Does it really make sense to say that God is both beyond knowledge and beyond unknowing (p. 32; 1.iii.4)? I realize Meyendorff glosses this as a Ps. Dionysian move, which it is, but that only raises further problems. If God is ineffable (Meyendorff, 121 n.9), then what’s the point of even speaking of God? I simply do not accept that the “knowledge-which-transcends” apophatic and cataphatic knowledge is not merely another form of cataphatic knowledge, for it ends with positive descriptions of God. That’s not a problem, but we need to call it what it is.

And a common criticism of Palamas: If God’s essence is unknowable, how does Palamas know that it is unknowable (Lacugna)? To be fair, Palamas does anticipate this criticism. Palamas notes that any answer he gives must be “tentative.” He then gives a very important answer--we know God “by the disposition of created things” (2.iii.68, p. 68). In other words, we know God by his works, not by peering into his nature. There is an important truth to this, and Palamas would have done well to finish the thought: if we are truly to know God by his works then we must look to his covenant and to the finished work of Christ. Of course, such a move is counter to any talk of apophaticism and essence-beyond-essence. Palamas does not continue the thought.

Can simplicity be maintained? A common Thomist critique of Palamas is that it compromises God’s simplicity. Palamites are quick to respond that they do not hold to the Thomistic version of simplicity. However, Palamas himself thought he held (and one should hold) to simplicity. He asserts, quoting Maximus: “These realities, though numerous, in no way diminish the notion of simplicity.” They may not, but it’s hard to see how they don’t beyond merely asserting it.
Strangely, Palamas break with the Pseudo-Dionysian ontology at a key point: Said model posits a number of descending hierarchies from The One. Each hierarchy mediates to the one below it. And for the most part Palamas, and much of East and West at this time, do not challenge this model (for a very beautiful application of it, see John Scotus Eriguena). Barlaam raises an interesting question, though: If the divine energies are fully God, then how can they appear to the saint without the mediation of hiearchies? Palamas answers with an analogy: An Emperor can speak to a common soldier without raising him to the rank of general (3.iii.5; p. 103). Palamas’ analogy shows us that we can’t simply accuse the essence/energies distinction of being fully neo-Platonic. It’s not. Still, if Palamas is right, and I think he actually makes a perceptive point here, it’s hard to see how he can simultaneously affirm Pseudo-Dionysius’s model. If fact, it’s hard to see how he doesn’t completely negate it. This is indeed Colin Gunton’s argument in The Triune Creator.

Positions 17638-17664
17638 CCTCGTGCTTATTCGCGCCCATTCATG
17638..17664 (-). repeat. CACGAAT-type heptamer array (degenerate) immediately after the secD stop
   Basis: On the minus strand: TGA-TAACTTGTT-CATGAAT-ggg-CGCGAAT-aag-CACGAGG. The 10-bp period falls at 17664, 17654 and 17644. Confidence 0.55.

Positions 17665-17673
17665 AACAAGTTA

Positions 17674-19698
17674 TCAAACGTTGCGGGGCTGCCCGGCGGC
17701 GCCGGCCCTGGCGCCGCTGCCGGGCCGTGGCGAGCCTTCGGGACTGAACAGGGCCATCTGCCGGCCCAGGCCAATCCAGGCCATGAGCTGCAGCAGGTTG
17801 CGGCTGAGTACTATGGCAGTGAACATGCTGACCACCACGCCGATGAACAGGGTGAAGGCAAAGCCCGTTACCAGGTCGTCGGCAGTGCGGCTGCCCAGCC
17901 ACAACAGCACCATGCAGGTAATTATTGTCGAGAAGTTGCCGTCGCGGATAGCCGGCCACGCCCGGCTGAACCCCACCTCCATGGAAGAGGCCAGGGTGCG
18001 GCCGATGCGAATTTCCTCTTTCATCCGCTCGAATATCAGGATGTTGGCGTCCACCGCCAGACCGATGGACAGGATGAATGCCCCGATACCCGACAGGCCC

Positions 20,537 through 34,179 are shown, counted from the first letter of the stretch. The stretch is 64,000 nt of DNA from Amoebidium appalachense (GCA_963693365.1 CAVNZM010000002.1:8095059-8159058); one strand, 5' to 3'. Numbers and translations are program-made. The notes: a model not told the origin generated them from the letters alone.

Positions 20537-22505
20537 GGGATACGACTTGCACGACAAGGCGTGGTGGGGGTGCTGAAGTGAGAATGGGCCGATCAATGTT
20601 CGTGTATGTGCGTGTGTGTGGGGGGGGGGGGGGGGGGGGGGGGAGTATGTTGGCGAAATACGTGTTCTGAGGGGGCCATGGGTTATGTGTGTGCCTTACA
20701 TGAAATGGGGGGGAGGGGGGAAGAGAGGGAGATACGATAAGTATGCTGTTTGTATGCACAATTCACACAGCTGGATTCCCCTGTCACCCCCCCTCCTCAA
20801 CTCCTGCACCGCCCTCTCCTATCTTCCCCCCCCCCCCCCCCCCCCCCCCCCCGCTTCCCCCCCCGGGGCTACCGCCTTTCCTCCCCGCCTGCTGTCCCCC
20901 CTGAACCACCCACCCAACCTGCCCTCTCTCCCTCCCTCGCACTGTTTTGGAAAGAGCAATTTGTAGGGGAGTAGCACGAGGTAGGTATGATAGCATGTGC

Now to the heart of the criticism: ousias do not have “interiorities.” In other words, there is not a subsection of ousia apart from the life of that ousia. As Heidegger reminds us, “ousia” is always “par-ousia,” being present. If Palamas wants to say that the energies make the ousia present, fine. But if he says that, then one really doesn’t have warrant to speak of a superessential, ineffable ousia by itself, for the very point of the energies and of ousia in general is that it is not by itself.

Perhaps the most damaging criticism of Palamas is the divorcing of economy and ontology. Related to this is that the energies seem to replace the role of the Persons in the divine economy. For example, the energies are not unique to a single person but common to all three who act together. This is not so different from the standard Western opera ad intra indivisible sunt. Catherine Lacugna, quoting Wendebourg, notes, “the proprium of each person...fades into the background” (Lacugna, 195). By contrast, the Cappadocians would say we distinguish the Persons by their propria--by their hypostatic idiomata. In Palamas, though, this role has been moved to the energies. This is further confirmed by the fact that Palamas has the persons as hyperousia.

Apropos (above), and echoing Robert Jenson, if the Persons are eclipsed by the energies and remain in the realm of hyperousia and “above” the biblical narrative, in such case that we can no longer identity the persons by their hypostatic propria, we can only conclude that Palamism, despite its best intentions, is a more frozen form of modalism than anything Augustine or Aquinas ever dreamed of.

Without endorsing his theology, Paul Tillich made a pertinent comment regarding East and West. For the former, reality and salvation is vertical--union with the divine. For the latter it is horizontal--the kingdom of God in history. Perhaps an overstatement, but certainly a warranted one.